Chapter 12 – Robert Moses and the Creature of the Machine
The construction of parkways meant potential riches for officials, politicians and landowners. Previously low-value land would become valuable if it was needed for government construction. Foreknowledge of the route of the parkways was thus a valuable asset. Moses started some backstage conversations with important fixers within government and started to reach agreements for his plans. In late 1926, he announced that local people would have access to the plans for Jones’ Beach. The referendum, lost the previous year, was now won. By making these agreements with key influencers, opposition to Moses’s parks plans began to collapse.
Moses began to arrange for land to be bought up in Long Island for the parkways necessary to supply the new parks, which were already being developed by local conservation groups. In the meantime, Governor Smith invited the main Republican opponents to the plan to New York and wined and dined them late into the night. They decided not to interfere with the plans.
Moses’s trial was still looming, his main opponent being the Republican Governor of Suffolk County, W. Kingsland Macy. Moses continued to delay this through appeals while parks began to open. When his final appeal was lost in the summer of 1926, the trial went ahead and the judgement went against Moses. Moses appealed the decision and won, resulting in a retrial date to be set. This time Governor Smith appeared for the defence and lunched with the judge. The judge’s summing up was heavily weighted in favour of Moses and the case was thrown out. Despite appeals by opponents, the greater spending power of Moses’s government backers was to delay a final decision for four years. In the meantime, development of the parks and parkways continued, powered by contracts given to influential politicians and contractors and supported by a public eager for the new green spaces. The lessons Moses had learned is that first, once a project had started, and costs had begun to be sunk into it, it was increasingly difficult to stop it, and second, justice delayed is justice denied. But the key lesson was that his previous efforts as a reformer and opponent of the establishment was not the way to achieve things. His success had come from using the levers of power as an insider and this is how he would continue.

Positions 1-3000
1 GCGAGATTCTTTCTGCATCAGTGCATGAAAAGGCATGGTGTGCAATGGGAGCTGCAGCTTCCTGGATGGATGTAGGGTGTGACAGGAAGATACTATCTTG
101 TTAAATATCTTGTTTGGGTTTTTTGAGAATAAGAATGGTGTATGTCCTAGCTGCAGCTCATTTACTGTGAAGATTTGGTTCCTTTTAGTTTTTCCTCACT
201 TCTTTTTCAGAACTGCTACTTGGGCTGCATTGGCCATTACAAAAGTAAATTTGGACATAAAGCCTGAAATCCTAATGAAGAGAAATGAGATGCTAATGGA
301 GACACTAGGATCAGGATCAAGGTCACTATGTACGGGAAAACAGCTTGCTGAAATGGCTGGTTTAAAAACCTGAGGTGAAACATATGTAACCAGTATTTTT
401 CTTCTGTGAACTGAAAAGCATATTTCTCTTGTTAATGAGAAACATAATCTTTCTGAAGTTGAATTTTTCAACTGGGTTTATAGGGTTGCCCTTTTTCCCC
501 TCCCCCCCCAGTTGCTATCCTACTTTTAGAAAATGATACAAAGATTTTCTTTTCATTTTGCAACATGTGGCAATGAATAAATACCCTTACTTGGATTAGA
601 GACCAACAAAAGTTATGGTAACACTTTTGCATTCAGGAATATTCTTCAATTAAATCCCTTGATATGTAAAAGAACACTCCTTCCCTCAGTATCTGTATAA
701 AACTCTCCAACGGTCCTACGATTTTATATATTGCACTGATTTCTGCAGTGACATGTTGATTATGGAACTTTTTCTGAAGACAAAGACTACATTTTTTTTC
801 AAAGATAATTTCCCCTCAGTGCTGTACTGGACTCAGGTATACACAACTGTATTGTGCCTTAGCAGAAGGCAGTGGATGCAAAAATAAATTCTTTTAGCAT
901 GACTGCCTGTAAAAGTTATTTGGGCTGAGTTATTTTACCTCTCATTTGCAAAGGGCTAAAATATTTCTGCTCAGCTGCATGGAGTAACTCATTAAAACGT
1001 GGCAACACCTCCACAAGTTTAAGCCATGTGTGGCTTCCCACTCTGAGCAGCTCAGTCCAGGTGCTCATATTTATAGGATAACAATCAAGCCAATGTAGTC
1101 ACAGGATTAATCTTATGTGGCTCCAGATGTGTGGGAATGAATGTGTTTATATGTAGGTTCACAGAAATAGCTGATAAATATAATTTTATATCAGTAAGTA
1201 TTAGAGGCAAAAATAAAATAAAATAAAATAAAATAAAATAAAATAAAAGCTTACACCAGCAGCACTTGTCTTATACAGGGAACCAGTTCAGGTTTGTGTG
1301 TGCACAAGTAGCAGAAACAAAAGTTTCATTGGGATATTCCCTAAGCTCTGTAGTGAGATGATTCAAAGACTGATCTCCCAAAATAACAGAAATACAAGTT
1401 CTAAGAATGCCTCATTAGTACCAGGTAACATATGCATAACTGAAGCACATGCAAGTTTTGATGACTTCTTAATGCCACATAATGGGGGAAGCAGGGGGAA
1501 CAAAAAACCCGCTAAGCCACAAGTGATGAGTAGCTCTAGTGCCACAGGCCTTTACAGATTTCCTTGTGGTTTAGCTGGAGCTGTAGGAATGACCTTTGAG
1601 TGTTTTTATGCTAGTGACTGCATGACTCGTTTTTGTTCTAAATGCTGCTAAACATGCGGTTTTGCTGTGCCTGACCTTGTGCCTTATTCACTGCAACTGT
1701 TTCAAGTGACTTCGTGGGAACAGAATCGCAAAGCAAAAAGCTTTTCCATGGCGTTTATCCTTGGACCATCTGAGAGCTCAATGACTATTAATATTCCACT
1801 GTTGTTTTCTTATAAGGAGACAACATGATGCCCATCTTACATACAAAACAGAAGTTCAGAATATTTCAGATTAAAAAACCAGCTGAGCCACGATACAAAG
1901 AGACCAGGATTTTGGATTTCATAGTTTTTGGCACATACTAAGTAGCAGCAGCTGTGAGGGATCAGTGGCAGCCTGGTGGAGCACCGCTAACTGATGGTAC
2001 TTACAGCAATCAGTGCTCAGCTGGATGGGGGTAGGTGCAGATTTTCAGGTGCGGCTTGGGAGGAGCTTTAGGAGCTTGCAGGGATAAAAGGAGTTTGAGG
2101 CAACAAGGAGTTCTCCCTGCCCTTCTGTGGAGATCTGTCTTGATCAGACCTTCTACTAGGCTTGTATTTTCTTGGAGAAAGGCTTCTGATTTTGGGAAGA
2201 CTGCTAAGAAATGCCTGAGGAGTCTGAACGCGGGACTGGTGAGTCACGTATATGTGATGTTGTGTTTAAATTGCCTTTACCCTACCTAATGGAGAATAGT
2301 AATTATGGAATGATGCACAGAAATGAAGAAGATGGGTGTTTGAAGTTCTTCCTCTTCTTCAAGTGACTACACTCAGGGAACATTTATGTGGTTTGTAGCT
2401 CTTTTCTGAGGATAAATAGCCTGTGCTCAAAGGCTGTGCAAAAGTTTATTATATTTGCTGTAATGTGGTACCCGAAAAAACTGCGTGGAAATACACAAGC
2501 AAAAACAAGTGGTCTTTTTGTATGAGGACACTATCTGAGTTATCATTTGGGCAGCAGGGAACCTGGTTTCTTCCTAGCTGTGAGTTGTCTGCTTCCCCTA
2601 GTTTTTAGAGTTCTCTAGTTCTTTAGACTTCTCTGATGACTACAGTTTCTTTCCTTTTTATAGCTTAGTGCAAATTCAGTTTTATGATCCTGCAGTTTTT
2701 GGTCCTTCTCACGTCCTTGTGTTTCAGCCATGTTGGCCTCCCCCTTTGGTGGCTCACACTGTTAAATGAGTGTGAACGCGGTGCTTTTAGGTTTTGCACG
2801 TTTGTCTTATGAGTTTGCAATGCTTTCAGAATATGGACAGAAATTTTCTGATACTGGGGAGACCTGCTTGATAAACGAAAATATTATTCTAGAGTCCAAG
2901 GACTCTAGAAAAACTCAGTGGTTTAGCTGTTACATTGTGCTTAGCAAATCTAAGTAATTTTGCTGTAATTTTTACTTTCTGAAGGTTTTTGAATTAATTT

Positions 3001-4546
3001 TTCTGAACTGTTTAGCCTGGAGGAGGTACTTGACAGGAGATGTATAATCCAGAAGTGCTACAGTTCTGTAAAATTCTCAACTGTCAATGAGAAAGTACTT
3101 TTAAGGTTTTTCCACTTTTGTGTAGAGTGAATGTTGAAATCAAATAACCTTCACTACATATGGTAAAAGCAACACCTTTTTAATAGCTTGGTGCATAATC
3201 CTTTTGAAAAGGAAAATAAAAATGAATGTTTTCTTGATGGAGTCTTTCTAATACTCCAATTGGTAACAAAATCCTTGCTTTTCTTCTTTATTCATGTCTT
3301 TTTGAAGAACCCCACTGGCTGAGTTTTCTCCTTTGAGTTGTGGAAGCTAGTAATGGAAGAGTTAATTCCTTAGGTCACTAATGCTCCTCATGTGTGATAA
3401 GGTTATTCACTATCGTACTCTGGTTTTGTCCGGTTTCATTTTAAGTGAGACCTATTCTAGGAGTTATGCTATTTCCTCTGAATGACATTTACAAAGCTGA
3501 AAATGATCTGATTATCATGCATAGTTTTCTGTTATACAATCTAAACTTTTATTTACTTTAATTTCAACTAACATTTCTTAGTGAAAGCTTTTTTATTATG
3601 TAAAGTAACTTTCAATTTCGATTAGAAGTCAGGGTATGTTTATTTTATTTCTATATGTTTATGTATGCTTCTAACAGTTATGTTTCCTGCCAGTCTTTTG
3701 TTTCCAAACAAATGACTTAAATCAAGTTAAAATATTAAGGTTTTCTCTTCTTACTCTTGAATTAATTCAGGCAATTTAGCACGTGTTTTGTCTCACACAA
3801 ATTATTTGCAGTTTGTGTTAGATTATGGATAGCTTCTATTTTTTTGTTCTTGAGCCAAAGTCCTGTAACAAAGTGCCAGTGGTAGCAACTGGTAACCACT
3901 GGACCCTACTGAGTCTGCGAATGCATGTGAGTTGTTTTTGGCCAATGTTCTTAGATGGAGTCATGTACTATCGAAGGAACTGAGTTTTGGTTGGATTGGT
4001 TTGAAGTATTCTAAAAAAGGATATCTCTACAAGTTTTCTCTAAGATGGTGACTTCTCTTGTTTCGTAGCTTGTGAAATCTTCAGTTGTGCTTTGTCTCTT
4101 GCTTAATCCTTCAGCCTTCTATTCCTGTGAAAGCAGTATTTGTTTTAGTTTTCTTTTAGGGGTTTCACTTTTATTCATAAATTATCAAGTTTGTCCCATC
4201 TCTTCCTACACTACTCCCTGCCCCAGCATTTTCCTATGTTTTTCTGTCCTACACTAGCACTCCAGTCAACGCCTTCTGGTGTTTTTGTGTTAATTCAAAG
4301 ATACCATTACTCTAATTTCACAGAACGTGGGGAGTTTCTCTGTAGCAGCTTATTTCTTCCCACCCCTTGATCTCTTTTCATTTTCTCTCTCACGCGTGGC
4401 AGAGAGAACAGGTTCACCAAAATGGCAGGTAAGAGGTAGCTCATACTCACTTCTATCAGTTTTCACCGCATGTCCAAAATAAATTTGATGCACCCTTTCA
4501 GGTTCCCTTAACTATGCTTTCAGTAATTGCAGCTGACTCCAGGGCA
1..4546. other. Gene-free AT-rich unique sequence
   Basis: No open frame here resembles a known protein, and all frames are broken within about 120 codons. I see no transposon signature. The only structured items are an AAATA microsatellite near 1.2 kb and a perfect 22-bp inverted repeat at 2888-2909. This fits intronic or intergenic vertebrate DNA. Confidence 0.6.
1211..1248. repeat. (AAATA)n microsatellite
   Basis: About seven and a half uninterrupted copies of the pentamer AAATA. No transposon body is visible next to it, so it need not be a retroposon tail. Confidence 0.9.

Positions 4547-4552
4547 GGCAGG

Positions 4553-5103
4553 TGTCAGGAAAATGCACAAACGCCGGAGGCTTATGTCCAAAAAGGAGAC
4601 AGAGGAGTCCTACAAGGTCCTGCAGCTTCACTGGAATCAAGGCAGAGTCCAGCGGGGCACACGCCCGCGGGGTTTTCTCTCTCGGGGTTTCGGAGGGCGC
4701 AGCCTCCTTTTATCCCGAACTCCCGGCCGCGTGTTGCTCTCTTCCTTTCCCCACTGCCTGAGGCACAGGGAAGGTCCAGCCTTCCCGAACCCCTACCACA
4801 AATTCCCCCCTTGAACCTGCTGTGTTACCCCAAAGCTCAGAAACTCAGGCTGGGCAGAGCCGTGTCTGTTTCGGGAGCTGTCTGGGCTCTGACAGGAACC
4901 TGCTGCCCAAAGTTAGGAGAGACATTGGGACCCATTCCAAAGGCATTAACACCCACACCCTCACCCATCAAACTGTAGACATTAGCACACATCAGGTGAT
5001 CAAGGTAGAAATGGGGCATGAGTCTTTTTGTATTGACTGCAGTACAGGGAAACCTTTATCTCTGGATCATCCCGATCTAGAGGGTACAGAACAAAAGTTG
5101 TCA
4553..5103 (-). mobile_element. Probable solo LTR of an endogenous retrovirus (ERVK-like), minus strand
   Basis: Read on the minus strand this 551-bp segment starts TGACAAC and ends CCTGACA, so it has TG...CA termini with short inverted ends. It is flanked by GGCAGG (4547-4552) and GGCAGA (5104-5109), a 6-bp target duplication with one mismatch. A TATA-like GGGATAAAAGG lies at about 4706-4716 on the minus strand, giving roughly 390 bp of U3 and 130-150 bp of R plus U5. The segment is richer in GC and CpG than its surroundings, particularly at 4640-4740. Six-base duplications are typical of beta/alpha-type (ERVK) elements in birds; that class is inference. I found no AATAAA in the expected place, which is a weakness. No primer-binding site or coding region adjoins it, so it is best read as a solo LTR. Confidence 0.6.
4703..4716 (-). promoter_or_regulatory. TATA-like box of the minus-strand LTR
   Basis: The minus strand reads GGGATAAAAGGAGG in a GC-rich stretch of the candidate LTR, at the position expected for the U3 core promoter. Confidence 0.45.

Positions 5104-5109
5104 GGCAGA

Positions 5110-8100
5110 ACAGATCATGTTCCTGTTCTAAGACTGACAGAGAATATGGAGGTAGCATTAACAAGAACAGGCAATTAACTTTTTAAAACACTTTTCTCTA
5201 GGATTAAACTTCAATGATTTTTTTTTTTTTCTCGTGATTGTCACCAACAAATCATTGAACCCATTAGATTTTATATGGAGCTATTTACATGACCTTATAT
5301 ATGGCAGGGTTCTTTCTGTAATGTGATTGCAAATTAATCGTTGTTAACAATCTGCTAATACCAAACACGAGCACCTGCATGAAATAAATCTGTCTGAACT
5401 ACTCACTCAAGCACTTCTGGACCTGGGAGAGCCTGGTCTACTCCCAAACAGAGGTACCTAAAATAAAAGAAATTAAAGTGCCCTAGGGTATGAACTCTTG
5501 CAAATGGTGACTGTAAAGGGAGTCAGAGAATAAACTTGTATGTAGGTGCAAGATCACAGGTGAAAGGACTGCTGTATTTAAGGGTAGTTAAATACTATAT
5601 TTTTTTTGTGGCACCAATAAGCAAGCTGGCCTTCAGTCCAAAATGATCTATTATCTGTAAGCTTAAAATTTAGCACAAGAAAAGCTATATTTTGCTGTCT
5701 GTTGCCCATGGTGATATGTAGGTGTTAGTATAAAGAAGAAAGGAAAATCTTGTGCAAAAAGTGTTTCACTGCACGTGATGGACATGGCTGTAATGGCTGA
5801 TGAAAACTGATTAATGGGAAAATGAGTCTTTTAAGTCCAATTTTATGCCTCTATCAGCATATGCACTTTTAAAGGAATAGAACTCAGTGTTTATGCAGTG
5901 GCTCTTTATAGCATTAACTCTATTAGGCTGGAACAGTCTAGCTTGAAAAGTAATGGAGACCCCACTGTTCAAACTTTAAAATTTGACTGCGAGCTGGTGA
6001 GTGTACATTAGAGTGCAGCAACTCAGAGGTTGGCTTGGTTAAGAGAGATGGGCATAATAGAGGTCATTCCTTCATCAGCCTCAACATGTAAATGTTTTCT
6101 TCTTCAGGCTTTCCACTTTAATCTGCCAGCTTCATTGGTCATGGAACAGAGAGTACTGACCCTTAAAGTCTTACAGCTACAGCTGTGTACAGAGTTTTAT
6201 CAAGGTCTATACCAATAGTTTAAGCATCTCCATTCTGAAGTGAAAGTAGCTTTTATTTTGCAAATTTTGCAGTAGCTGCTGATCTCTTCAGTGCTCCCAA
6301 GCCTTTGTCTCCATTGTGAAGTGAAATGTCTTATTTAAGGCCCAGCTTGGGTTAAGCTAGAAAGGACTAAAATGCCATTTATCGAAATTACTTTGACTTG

Given $1M through the Parks Commission, throughout 1926 Moses began buying up land across the state and started sinking money into opening up the spaces to the public. In August construction of the Southern State Parkway, connecting all the parks on the south of Long Island, started. Moses himself began to design the bath-houses, park amenities and parking facilities that would serve the thousands of people who would flock to the parks via the new parkways. Moses’s preferred designs were ambitious. His design for the bath-houses would mean that each would use the entire budget for the whole of Long Island. Despite opposition, Governor Smith was able to use money from other departments to finance the construction.
Analysis & Key Takeaways
- Foreknowledge is always a problem in cases where you abuse that knowledge for personal financial gain;
- Being a reformer is not the way to change things evidently. Changing the rule to the game is 10x more difficult then playing the game as it is currently played;
- Parkways = Highways under a different name: it was a stroke of brilliance to call them different to a highway in order to gain special powers rather then be subject to the highway act;
- Opening up the park spaces to the public was a brilliant idea: it appealed to the middle and upper class sensibilities.